After 20 minutes of reaching around the lawn, I concluded the purse was gone. I stopped a Maui Police officer to report a lost and found. Halfway into my report, Lynn came to me and advised me that they found my purse. It was turned in by one of the crew members who did the breakdown of the chairs. It was sitting behind the pickup truck with the rest of the set-up items for the event.

I would like to express my appreciation and mahalo to the individual who did a good deed for me by returning my purse. I am a single mom and have been living in Lahaina since 2002 - a little more than ten years.

This experience has showed me how wonderful it is to live in Lahaina. And YES, Front Street is a GREAT Street in America.

Mahalo, Lahaina! I so look forward to the ninth Second Friday!

JENNY CHAN TAKEMOTO, Lahaina

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Lawmakers focus on getting reelected

As I watch legislators choose to protect their special interest groups over the needs of their communities, I wonder why.

Edward Kaahui, Democratic challenger to Angus McKelvey, said, "I don't think my opponent is listening or engaging with the people in our community. His loyalty is to the majority of his campaign contributors who reside on Oahu."

I believe most incumbents' first priority is to be reelected. That's why you will seldom see an incumbent agree to campaign spending limits, which allows everyday people like you and I the opportunity to stand up and speak out on issues of primary importance. Running for elected office is a privilege that every law-abiding citizen should have, and not just people with the financial means and socially connected individuals.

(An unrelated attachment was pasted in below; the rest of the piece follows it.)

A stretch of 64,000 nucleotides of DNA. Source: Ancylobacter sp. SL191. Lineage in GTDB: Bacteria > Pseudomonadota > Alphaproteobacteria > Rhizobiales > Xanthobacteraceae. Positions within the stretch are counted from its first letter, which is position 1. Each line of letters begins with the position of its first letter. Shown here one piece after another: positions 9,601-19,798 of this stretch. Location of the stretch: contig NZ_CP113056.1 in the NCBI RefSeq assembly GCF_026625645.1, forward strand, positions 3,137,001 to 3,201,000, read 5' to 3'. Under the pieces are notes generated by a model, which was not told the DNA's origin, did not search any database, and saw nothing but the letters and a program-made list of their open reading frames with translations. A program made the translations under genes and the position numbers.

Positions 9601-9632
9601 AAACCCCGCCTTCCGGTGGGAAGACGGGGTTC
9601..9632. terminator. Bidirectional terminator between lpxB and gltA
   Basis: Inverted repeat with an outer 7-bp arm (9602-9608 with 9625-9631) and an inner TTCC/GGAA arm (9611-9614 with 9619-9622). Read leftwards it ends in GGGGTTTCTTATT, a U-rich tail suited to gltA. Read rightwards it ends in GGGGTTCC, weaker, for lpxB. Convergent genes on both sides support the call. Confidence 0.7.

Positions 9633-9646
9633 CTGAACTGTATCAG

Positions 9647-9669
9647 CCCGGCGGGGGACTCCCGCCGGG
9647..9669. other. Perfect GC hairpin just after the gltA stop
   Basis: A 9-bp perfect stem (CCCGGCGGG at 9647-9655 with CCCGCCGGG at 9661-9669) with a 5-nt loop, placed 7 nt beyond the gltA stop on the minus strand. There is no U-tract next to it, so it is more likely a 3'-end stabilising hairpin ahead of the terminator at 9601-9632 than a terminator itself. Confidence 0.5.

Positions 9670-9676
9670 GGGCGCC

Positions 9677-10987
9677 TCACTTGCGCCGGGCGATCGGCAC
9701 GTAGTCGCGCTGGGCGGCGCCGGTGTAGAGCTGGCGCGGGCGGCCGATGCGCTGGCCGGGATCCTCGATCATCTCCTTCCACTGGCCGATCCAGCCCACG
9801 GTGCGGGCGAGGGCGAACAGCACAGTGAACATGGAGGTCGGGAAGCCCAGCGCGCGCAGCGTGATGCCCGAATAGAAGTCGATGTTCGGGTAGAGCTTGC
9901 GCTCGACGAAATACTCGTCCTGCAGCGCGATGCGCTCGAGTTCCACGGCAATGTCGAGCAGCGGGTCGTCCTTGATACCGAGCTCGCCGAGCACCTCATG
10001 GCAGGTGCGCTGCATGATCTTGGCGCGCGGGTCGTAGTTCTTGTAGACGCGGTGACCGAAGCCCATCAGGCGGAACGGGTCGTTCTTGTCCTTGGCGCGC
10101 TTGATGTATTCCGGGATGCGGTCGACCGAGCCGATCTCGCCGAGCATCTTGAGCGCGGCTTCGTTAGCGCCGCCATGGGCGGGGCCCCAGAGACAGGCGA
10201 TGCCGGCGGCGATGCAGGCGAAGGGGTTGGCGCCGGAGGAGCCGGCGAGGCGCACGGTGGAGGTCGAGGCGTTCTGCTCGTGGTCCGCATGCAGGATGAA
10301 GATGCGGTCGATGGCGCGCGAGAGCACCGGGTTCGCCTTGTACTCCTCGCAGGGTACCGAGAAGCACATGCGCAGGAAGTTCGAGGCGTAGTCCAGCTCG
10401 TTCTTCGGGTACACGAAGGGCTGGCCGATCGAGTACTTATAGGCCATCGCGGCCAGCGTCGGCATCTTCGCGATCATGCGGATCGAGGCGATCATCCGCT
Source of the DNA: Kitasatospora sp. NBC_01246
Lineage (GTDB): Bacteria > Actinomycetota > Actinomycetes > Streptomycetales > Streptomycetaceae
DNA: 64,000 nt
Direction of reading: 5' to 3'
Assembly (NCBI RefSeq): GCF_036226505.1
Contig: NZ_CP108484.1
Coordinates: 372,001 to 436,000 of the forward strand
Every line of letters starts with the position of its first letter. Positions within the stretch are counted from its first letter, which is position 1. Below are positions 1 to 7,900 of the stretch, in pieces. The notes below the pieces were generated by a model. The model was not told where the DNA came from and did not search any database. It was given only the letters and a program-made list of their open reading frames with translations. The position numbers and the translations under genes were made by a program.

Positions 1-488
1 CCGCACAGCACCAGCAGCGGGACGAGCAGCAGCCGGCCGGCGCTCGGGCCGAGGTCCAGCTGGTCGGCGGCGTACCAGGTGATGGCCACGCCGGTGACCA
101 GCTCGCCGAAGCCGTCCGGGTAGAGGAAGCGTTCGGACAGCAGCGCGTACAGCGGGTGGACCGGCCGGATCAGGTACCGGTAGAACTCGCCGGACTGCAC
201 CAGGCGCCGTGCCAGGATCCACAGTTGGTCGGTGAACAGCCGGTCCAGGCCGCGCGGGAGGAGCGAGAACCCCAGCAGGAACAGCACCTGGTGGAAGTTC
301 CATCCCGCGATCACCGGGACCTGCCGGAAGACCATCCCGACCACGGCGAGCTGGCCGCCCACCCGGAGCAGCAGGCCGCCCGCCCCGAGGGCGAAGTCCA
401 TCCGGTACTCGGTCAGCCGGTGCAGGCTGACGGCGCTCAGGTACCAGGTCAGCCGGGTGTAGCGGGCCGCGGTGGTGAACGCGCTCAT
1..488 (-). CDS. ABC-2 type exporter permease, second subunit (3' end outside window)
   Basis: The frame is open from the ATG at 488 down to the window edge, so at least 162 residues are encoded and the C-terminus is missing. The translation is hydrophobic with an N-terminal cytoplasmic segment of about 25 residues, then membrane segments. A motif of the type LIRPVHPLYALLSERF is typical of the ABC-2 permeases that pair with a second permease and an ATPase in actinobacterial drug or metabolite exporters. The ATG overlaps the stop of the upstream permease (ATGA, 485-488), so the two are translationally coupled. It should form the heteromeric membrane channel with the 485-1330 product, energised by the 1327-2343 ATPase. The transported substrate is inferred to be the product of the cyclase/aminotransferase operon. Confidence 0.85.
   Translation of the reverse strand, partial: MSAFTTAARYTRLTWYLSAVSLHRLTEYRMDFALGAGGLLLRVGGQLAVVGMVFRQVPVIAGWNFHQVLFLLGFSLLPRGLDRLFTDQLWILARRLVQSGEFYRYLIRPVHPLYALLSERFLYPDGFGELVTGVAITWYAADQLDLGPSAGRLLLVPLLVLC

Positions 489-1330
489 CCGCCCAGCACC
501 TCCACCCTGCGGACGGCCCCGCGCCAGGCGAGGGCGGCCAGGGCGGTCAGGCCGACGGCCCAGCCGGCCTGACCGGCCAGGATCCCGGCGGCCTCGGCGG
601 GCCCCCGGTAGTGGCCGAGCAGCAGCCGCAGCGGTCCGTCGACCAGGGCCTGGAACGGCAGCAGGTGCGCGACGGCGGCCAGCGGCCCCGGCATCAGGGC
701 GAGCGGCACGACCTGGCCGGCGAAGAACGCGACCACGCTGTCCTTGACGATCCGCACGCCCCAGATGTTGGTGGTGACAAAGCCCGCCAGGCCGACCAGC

As a citizen candidate, I signed a pledge with our county to abide with the campaign spending limit for the office I am seeking. Unfortunately, the winner is most often the one who spends the most, not necessarily the one with the best ideas and solutions.

If we had term limits, we would see a huge drop in political corruption. I am not pointing a finger at anyone; I am just saying as a rule, this statement is true. Second, it is important that more people get a chance at bat. Fresh people, fresh ideas are always a good thing. If I am elected as your new legislator, I promise to serve no more than two terms in this office.